NATO forces threaten air strikes
After the recent Serb advances, imperialist powers are once again threatening air strikes against military forces involved in attacks on so called UN safe areas. Under an agreement announced August 1, UN military commanders can now call in air attacks by NATO forces without getting approval from civilian authorities in New York or Zagreb.

The NATO commanders did not publicly spell out what would constitute an "attack."

NATO secretary general Willy Claes warned Bosnian government forces not to try to take advantage of the protection that might be afforded by threatened air strikes to try to advance their position. He urged "all parties to exercise restraint and to desist from military action."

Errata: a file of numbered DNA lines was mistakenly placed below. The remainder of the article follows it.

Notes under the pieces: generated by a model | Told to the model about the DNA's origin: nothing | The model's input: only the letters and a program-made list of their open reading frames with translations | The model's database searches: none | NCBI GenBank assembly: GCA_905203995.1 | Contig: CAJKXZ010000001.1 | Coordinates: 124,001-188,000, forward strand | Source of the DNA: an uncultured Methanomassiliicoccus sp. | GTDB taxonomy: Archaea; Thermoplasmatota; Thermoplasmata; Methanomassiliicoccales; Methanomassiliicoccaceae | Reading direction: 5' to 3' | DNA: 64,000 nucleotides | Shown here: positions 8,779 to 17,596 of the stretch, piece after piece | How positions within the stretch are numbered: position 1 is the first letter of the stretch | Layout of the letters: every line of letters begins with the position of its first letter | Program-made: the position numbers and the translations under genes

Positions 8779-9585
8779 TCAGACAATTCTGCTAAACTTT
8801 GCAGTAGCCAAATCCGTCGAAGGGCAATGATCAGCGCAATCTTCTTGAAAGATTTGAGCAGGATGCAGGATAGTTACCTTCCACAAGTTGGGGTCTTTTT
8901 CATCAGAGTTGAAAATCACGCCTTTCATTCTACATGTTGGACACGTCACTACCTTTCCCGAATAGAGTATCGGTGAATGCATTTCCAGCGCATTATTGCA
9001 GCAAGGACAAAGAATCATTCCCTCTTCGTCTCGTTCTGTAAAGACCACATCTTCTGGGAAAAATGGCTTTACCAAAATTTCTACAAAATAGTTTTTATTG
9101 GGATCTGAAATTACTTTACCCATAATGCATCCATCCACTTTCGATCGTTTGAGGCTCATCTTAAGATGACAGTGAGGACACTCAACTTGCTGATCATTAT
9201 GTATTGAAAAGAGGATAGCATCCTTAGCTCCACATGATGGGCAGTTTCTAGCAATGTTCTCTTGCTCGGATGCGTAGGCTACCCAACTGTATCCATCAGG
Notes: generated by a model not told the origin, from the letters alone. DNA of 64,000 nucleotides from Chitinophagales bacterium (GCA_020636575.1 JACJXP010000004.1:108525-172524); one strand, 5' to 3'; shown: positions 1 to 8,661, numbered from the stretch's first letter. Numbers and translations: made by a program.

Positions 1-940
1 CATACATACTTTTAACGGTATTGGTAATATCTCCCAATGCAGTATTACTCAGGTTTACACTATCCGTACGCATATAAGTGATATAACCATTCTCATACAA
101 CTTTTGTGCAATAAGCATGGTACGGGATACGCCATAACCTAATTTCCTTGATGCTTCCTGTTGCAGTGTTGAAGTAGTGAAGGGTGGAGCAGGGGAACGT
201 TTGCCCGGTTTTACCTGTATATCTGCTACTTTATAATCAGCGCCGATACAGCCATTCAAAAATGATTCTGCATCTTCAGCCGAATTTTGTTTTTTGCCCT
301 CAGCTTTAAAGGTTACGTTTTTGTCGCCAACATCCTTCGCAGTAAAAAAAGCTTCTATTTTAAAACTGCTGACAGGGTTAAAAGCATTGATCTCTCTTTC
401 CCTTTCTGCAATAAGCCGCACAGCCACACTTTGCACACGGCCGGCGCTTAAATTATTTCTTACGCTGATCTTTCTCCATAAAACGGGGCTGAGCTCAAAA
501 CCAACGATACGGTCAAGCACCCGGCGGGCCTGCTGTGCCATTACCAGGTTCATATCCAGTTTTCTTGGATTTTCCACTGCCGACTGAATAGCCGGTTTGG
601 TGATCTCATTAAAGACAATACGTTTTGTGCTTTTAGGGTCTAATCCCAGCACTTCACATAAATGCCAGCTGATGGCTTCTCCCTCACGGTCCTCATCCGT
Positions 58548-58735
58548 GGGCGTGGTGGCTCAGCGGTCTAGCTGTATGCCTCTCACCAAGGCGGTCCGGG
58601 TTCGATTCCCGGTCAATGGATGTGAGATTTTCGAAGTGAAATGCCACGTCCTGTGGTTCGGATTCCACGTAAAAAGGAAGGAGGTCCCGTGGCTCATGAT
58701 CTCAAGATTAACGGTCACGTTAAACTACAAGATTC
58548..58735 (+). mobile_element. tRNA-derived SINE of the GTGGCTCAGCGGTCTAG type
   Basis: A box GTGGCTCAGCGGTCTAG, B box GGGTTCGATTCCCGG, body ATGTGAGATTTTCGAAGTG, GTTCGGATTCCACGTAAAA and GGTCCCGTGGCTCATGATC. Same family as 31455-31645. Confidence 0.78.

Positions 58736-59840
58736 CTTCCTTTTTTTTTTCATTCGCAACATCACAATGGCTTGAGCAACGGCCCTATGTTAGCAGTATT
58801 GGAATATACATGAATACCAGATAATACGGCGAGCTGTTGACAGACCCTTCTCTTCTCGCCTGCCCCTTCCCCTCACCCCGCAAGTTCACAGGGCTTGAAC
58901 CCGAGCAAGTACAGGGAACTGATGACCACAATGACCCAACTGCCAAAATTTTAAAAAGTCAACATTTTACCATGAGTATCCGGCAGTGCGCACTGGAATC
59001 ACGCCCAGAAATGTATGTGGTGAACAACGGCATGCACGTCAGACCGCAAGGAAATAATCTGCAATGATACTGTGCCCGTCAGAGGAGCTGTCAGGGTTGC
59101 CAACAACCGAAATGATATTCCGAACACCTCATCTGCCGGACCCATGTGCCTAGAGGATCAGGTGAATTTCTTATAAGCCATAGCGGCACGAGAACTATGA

Conflicting imperialist interests continue to make it difficult for the major capitalist powers to intervene militarily in the Bosnian conflict. It is a reflection of their weakness that no single imperialist power can take advantage of the situation yet to decisively advance their position in that region of the world.

At the same time the aggression of Serb forces trampling on the rights of the Bosnian people and the mobilization of more Croatian military forces for Zagreb's own economic and political reasons are widening the war and continuing to pull the imperialist powers into the conflict.